As a young girl, I could not wait for my first kiss. A kiss, a real one, not one from mom or dad or grandma or grandpa, but a bonafide lip parting, tongue sharing kiss - like the ones in the movies - meant someone loved you or at least liked you a whole lot. I really really wanted someone to love me or like me a whole lot. I envisioned how it would happen, what he would look like, how it would feel, EVERYTHING. Then, I waited. In sixth grade I liked my next door neighbor, but he never kissed me. In seventh and eighth grade I had a thing for my junior high's resident delinquent. He kissed a lot of girls those two years, but I wasn't one of them. Ninth grade, I set my sights on a guy five years older than me. He didn't really notice my existence, so needless to say, I didn't get a kiss from him either. All around me other girls were getting kissed left and right. They had long since made it to first base and were on second, contemplating stealing third. Hell, a few of them had managed to make it all the way to home base, before I even had my first at bat. Finally, the summer after my freshman year of high school, it happened. I had my first kiss. After all the anticipation and build up it can best be described as an anticlimactic disappointment. A few days after my 15th birthday I got kissed behind a tree by a boy I just met at an outdoor concert featuring the Boys Choir of Harlem. It started with a goodbye hug and turned into 5 seconds of slobber and sucking. I instantly regretted it. My first kiss was supposed to be special and it wasn't. I didn't kiss again for a long time. That kiss meant nothing, but kissing still meant something, at least to me.
Back then, kissing was a big deal in and of itself. Anything on top of kissing was damn near groundbreaking. Well, maybe because it was. In 8th grade I was best friends with the AquaNet Addict. She always had a boyfriend, so I lived vicariously through her because I never did. We would sit in her bedroom, talking in hushed tones and she'd confide in me about the latest relationship milestones she and her boyfriend had reached. She told me about the first time they kissed, the first time he felt her up - over the bra of course. One day she was particularly excited to tell me that she had put her hands down his pants. These confessions didn't tumble out one after the other. There was always a significant length of time between each of them. Once AquaNet Addict made it to first base (kissing) she stayed there for a while before moving on to second base (the feel up). When she eventually made it to third, she planted herself there, not wanting to make the trip to home plate at the age of 14. I can't say that I blame her. While there were girls who had made it back to home several times with several different pitchers, they were in the minority. For the majority, making it to first was more than good enough.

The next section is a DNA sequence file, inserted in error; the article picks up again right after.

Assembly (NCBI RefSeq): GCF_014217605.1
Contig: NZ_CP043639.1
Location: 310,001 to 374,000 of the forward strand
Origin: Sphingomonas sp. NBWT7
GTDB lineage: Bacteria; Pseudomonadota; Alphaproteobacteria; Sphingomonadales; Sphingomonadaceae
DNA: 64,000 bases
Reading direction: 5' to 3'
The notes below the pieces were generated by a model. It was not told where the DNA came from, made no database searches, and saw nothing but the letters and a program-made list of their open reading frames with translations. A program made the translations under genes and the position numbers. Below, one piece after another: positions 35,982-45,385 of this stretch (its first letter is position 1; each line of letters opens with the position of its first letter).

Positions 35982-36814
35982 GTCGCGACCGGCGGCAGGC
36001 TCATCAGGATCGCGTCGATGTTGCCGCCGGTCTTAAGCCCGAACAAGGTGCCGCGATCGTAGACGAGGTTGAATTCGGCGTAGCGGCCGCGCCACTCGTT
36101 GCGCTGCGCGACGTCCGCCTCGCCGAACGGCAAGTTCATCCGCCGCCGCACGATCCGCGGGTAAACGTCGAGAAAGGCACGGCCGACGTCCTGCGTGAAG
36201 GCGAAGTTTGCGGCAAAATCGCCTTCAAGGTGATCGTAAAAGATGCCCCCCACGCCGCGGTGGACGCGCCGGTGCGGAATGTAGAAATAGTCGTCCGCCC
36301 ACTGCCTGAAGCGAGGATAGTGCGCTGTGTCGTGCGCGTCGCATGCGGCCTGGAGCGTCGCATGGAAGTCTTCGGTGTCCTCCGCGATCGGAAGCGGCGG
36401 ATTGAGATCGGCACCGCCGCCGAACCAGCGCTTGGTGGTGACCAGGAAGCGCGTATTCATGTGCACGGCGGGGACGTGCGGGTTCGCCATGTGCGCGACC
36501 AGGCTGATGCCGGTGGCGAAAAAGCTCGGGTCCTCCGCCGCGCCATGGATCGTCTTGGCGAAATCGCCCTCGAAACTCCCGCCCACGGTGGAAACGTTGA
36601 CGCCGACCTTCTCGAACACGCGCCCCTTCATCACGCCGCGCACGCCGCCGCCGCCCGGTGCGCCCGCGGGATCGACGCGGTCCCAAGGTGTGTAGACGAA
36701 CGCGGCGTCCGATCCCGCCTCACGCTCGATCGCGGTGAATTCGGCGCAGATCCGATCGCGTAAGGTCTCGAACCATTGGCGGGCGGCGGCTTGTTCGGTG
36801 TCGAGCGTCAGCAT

I don't know what happened, but somewhere along the line kissing stopped being sufficient. Honestly, I can't remember the last time I just kissed a guy. And I'm not talking about the type of kiss that starts on the mouth, moves to the neck and winds up all over your body. I mean a nice long kiss that's sweet and sexy without being sexual. A kiss that only leaves you yearning for more kisses, not multiple orgasms. I haven't kissed like that in I don't know how long. Now, kissing is always the precursor to more. It's the necessary evil you've gotta rush through to get to the good stuff. Even the good kisses are like this. Instead of holding at first base, and just enjoying being there, I find myself sprinting right past it then wondering how in the hell my clothes fell off (and I am asserting right now that it is possible to wind up naked and have no clue how it happened).
Not only is kissing no longer sufficient, it's no longer special. Unlike junior high or high school, a kiss no longer means, "I really like you," but more likely means, "I'd like to fuck you." Since it doesn't mean what it used to, there's also no need to hold out for it. When I was a teenager, the first thing my girlfriends and I used to ask each other after going out on a date was, "Did you kiss him." Sometimes the answer was yes, sometimes it was no. But in our minds that was the carrot we dangled (at least initially). Now when my friends and I talk about our dates the first thing we ask is, "Did you sleep with him?" The kiss is a given. Let me tell you that a simple no does NOT suffice. Even though sex (only one type counts) doesn't happen, a lot more than kissing did, and my friends KNOW this. What they are really asking is, "How much clothing did you lose before you regained your senses and stopped."
Sometimes I wonder why we stop running the bases as we get older. Each step was a milestone, something to look forward to. Now we speed right through them...hell some of us even skip over a couple. I want to go back to how it was when I was younger and have everything mean what it used to. I really want to hold out for that special kiss and then revel in it for while before proceeding. I want to get back to the point where a kiss ALWAYS means, "I like you," at the very least. I've told myself a million times that I'm gonna go back to the bases system, but it hasn't happened yet. Last summer when I was going through a bit of a wild phase, not even touching the bases, Chesty LaRue wanted my advice. For some reason I was managing to get serviced without having to ask or do any servicing myself. She wanted to know how I had accomplished such a feat. I couldn't give her a reason, but Chesty became convinced it was because I was holding back the ultimate prize. Who knew that being naked with a guy's face between your legs could ever be considered holding out? My mom would be so proud.